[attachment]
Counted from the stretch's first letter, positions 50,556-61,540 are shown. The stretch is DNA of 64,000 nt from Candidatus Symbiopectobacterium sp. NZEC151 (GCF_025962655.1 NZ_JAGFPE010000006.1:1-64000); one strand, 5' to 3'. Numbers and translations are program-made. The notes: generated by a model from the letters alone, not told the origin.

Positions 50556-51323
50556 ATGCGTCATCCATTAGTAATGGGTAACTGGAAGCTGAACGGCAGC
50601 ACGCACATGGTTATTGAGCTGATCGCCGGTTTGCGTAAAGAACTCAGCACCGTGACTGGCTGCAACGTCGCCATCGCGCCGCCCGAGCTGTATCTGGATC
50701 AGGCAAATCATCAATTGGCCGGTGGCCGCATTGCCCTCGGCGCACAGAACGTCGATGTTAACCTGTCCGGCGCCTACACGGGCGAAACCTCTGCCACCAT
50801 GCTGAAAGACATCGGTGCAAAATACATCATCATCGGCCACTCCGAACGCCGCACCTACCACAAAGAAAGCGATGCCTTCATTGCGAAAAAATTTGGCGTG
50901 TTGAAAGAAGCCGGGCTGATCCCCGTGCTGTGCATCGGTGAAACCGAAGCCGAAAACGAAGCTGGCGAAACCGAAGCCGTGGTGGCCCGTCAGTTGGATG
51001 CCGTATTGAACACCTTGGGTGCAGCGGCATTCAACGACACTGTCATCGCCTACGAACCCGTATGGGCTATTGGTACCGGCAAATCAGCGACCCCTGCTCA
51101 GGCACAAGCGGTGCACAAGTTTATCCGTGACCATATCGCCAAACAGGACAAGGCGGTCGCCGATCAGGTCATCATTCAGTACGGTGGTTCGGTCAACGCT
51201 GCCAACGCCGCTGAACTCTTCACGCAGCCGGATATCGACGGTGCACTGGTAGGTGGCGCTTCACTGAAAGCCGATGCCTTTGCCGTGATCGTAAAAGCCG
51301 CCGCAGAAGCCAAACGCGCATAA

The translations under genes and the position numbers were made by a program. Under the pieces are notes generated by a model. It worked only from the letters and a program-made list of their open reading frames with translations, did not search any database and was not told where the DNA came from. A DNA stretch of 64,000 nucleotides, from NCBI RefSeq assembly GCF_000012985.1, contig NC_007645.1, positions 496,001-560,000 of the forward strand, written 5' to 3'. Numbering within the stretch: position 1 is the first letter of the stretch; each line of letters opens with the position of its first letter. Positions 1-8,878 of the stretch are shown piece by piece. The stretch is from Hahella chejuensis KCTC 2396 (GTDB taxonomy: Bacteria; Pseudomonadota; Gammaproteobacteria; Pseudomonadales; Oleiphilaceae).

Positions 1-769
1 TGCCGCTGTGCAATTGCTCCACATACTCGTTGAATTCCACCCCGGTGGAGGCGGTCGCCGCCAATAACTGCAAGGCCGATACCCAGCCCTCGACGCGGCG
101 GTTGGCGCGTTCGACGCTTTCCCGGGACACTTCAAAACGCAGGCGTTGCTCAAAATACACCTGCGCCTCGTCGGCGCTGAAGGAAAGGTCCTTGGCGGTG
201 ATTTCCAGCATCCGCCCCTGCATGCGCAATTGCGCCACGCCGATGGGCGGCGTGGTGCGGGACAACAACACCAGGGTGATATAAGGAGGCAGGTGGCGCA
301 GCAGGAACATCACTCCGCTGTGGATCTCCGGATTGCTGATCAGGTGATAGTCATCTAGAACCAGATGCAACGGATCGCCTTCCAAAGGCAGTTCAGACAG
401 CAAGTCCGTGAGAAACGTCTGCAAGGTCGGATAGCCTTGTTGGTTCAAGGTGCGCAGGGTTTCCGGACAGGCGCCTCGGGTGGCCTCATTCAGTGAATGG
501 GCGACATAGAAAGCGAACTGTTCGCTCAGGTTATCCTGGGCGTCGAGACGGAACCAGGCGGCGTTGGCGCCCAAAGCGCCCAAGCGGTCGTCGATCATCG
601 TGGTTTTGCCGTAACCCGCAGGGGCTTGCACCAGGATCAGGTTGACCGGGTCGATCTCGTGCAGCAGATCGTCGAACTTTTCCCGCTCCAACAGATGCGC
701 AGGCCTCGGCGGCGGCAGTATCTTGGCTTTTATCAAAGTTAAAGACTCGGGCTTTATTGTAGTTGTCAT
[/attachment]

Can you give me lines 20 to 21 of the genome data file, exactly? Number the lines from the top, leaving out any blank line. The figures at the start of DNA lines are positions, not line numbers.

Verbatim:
601 TGGTTTTGCCGTAACCCGCAGGGGCTTGCACCAGGATCAGGTTGACCGGGTCGATCTCGTGCAGCAGATCGTCGAACTTTTCCCGCTCCAACAGATGCGC
701 AGGCCTCGGCGGCGGCAGTATCTTGGCTTTTATCAAAGTTAAAGACTCGGGCTTTATTGTAGTTGTCAT